Rawlings’s primary research interests include altered lymphoid B cell development and signaling leading to immunodeficiency, autoimmunity or lymphoid malignancies, and the development of gene therapy for primary immune deficiency diseases. The Rawlings laboratory uses expertise in basic and clinical immunology, signal transduction and lymphocyte developmental biology to understand how altered signals can lead to immunologic disease, with the ultimate goal of developing translational therapies capable of specifically modulating these disorders.

 

Dr. Rawlings is a member of multiple regional and national organizations, an NIH study section member, chairman for the USIDNET XLA patient registry, and ad hoc reviewer for various grant programs and immunology journals. I also co-direct the Northwest Genome Engineering Consortium, a research program funded as part of the NIH Roadmap focused on developing enzymatic reagents and delivery methods for site specific gene repair in hematopoietic stem cells.

Richard James, PhD

Richard James is interested in uncovering biochemical mechanisms that contribute to drug resistance and to immunological disease. To do so, Dr. James investigates many features of protein behavior including their impact on differentiation, their interactions with other molecules and whether mutation regulates these processes.

 

Plasma cells are dedicated protein producing machines. The James lab is interested in understanding which proteins are responsible for differentiation of B cells into plasma cells including: activation of naive B cells, response to T cell help, plasmablast expansion and antibody production by plasma cells. The James lab recently developed genome engineering techniques that can be used to edit primary human B cells, which we can subsequently differentiate into plasma cells ex vivo. In collaboration with other projects, Dr. James uses genome engineering to ask whether oncogenic variants associated with lymphoma or those associated with lupus alter B cell development. Dr. James is also developing new ways to express and secrete human proteins in plasma cells, with the eventual goal of developing engineered plasma cells as immunotherapies for diseases caused by defects in secreted proteins (eg hemophilia).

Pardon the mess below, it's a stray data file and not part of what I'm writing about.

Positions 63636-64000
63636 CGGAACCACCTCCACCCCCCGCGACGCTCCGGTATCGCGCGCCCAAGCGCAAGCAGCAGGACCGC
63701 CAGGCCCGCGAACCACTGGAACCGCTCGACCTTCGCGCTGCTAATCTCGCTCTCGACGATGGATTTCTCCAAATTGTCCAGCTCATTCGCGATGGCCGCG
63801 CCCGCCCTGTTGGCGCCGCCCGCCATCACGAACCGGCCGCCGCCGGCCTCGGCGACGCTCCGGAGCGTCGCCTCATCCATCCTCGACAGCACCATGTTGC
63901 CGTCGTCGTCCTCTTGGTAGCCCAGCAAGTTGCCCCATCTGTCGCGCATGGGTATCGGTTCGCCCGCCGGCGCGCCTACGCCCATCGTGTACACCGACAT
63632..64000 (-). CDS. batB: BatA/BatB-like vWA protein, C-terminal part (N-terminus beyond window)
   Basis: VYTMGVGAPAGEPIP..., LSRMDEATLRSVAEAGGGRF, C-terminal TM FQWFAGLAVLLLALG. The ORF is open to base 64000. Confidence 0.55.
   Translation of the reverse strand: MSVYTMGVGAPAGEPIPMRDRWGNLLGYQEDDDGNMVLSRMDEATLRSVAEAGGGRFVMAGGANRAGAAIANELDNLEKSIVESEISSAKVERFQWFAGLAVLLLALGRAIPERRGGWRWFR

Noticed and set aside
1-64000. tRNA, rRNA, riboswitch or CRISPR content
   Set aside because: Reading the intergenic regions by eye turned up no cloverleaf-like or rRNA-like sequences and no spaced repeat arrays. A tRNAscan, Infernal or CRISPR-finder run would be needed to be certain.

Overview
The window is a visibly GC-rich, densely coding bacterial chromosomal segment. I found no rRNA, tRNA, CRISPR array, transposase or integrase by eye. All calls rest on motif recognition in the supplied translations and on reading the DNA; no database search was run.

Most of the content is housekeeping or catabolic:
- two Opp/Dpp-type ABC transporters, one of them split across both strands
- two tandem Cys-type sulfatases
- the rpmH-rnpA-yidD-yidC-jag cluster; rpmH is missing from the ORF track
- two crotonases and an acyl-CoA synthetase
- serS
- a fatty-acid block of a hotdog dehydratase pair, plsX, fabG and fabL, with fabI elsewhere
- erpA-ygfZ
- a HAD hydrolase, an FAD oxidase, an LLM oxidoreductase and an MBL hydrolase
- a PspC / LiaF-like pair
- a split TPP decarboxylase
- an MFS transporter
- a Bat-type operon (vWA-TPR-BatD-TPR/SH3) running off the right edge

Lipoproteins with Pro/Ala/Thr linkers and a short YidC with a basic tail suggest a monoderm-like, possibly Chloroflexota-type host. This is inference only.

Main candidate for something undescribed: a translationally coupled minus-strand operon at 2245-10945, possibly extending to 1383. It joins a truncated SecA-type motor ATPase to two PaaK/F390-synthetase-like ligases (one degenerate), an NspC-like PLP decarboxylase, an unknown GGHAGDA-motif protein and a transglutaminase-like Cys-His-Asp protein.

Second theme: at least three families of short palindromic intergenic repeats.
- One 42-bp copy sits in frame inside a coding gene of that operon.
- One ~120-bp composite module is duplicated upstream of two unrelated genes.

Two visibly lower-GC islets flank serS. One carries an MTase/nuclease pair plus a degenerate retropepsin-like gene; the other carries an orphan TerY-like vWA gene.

Shiv Pillai, MD, PhD

Dr. Shiv Pillai is a Professor of Medicine and Health Sciences & Technology (HST) at Harvard Medical School. He is the Program Director of the NIH-funded Autoimmune Center of Excellence at Massachusetts General Hospital and the Director of the Harvard immunology PhD and Master in Medical Sciences programs. Dr. Pillai is also Director of MD-student research for the Harvard-MIT HST program. He is a Group Leader at the Ragon Institute of MGH, MIT and Harvard; a Member of the MGH Cancer Center; and an Associate Member of the Broad Institute.